Having decided that a £100 each-way on Pleasant Company at 40/1 looked like a holiday in Florida waiting to happen, it was through gritted teeth than I handed over the princely sum of £14 (£1 win at 14/1) to my beaming son who said, “Told you Tiger Roll was going to win, Dad!”
However, hard as that win for Tiger Roll was to bear, it certainly continued Gordon Elliott’s unstoppable roll to becoming a legendary National Hunt trainer. For a few years, most trainers have been sick of the sight of Willie Mullins’ trained horses, but now it’s Mullins who must be sick. Elliott has pipped him to become top trainer at this year’s Cheltenham Festival, whilst Mullins has seen two of his horses pipped by a short-head by Elliott-trained horses in both the Irish Grand National and the Grand National. Therefore, it will be interesting to see what Gordon Elliott runs in this weekend’s Scottish Grand National. Note to self, Irish-trained horses have now won this season’s Welsh, Irish, and English Grand Nationals.
However, we’ll take a look at some of this week’s other big races before we get to Saturday’s highlight, including some of the Guineas trials from the Craven Meeting at Newmarket and at Newbury on Saturday.
Gerry Fielden Stakes (Tuesday 17 April)
The Gerry Fielden Stakes takes place over 1 Mile 1 Furlong at Newmarket. Its most famous winner being 2015 Derby and L’Arc de Triomphe winner Golden Horn, who was one of two John Gosden trained winners of the race in the last three winners. The other trainer with an affinity for this race is Mark Johnston who won it in 2004, 2006, 2008, and 2011. Gosden saddles the twice-raced Msayyan, whilst Johnston saddles Mildenburger. The favourite though may be Kew Gardens for Aidan O’Brien as he’s proven over the course having won last season’s Zetland Stakes over a furlong further. O’Brien has yet to win this race.
European Free Handicap (Wednesday 18 April)
Run over 7 furlongs at Newmarket, Aidan O’Brien won this race for the first-time in 2017 with Whitecliffsofdover, but isn’t represented this year. Kevin Ryan trains the highest-rated horse in the field in Hey Jonesy but he concedes his 2lb advantage in the form of a penalty to the Charlie Hills trained Nebo. Hills has been in great form for the last two-weeks and he won this race in 2016 with Ibn Malik. His dad Barry Hills also trained the 2007, 2009, and 2010 winners, whilst Frankie Dettori looks a positive jockey booking.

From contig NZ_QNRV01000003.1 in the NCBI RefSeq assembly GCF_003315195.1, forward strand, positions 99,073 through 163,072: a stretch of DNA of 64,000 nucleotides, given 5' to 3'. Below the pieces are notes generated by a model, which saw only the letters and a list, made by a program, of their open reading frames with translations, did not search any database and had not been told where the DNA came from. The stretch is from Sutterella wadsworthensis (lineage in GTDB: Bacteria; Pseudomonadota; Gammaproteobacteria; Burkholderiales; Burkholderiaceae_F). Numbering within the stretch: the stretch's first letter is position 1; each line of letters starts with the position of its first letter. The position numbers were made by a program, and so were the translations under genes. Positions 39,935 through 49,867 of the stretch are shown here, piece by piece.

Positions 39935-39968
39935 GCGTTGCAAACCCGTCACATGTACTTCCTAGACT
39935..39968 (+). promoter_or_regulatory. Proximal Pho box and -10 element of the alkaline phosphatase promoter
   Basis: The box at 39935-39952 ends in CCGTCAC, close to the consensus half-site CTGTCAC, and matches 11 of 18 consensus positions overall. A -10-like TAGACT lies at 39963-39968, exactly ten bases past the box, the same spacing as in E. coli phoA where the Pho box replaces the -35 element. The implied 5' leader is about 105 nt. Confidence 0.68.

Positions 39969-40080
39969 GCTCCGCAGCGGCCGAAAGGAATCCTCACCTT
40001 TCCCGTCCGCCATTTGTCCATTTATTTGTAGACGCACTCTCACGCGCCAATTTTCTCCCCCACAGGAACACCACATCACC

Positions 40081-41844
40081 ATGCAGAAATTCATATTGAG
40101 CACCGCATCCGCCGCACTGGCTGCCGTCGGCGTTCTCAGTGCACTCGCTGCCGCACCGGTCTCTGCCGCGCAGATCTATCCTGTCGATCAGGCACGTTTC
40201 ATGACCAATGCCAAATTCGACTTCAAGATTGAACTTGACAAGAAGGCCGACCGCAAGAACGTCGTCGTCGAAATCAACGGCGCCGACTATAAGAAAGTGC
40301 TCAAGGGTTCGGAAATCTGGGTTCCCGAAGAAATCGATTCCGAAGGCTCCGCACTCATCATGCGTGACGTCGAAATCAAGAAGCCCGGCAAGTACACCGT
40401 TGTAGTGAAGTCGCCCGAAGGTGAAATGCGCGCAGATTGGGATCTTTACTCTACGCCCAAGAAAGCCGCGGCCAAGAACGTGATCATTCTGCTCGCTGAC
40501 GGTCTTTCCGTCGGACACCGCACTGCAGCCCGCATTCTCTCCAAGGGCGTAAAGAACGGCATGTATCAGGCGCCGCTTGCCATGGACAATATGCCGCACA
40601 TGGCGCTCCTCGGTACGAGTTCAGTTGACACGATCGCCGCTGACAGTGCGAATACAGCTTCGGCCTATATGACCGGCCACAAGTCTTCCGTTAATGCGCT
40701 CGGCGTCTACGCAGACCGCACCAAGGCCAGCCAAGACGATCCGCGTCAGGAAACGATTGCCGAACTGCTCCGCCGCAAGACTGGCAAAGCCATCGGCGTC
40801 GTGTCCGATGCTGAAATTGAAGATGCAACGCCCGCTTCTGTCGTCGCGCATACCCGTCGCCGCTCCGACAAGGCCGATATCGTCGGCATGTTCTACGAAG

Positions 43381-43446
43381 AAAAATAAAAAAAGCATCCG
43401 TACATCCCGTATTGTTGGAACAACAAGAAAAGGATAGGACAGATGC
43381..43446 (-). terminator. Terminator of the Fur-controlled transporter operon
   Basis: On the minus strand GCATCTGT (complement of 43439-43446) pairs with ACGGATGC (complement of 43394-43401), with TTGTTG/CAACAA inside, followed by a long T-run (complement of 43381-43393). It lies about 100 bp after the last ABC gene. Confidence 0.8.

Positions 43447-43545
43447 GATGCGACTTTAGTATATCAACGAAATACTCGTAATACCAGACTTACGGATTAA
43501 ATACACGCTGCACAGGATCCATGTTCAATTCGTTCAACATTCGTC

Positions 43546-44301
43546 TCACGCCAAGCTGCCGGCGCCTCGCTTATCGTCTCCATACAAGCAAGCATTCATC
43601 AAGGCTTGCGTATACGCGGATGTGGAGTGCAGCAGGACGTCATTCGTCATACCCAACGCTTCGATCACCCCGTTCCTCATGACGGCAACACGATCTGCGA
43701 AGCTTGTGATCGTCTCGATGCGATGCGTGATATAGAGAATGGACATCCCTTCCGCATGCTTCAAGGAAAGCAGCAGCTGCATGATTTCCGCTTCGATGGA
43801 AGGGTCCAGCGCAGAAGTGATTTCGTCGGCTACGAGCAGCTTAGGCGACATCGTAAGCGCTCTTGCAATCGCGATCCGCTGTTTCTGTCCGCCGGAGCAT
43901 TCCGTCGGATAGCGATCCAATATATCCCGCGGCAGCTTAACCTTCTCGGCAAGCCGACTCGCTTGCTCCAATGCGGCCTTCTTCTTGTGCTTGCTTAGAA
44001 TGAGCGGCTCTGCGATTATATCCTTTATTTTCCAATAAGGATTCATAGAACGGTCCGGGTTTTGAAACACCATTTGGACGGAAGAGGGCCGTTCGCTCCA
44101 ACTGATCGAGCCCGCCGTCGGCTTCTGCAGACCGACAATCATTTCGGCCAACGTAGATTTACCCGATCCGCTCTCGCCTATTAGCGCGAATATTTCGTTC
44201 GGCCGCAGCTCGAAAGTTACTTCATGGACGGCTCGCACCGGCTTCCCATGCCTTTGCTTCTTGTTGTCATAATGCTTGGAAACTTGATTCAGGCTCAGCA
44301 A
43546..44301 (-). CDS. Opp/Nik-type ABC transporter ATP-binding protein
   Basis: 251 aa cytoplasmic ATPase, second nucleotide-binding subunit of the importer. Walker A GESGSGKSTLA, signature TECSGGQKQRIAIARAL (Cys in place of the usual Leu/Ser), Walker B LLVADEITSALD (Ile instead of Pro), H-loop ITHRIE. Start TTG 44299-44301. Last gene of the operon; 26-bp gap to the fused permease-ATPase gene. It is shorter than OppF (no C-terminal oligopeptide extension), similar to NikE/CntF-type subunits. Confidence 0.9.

Nell Gwyn Stakes (Wednesday 18 April)
Anything John Gosden runs in this 1,000 Guineas Trial held at Newmarket has to be of interest as he’s won four of the last 13 renewals, including the last two. Meanwhile, Frankie Dettori has ridden the last four winners of the race. The pair doesn’t team up here though as Gosden’s course and distance winner Nawassi is set to be ridden by Maktoum Al Maktoum’s number one jockey Jim Crowley. Interestingly, Dettori has again been booked by Charlie Hills to ride Juliet Foxtrot, whom Crowley rode to success at Goodwood last season.
Abernant Stakes (Thursday 19 April)
The Abernant Stakes is a Group 3 Race run over 6-furlongs at Newmarket that is open to horses aged four and older. This year’s contest could see La Brivido and Spirit Of Valour renew rivalry after finishing first and second in last year’s Jersey Stakes. However, last year’s winner Brando looks sure to be primed to go close again as Kevin Ryan tries to train his fourth winner of the race in five years. 2016 winner Magical Memory also looks interesting for in-form Charlie Hills with that man Frankie Dettori again set to be on board.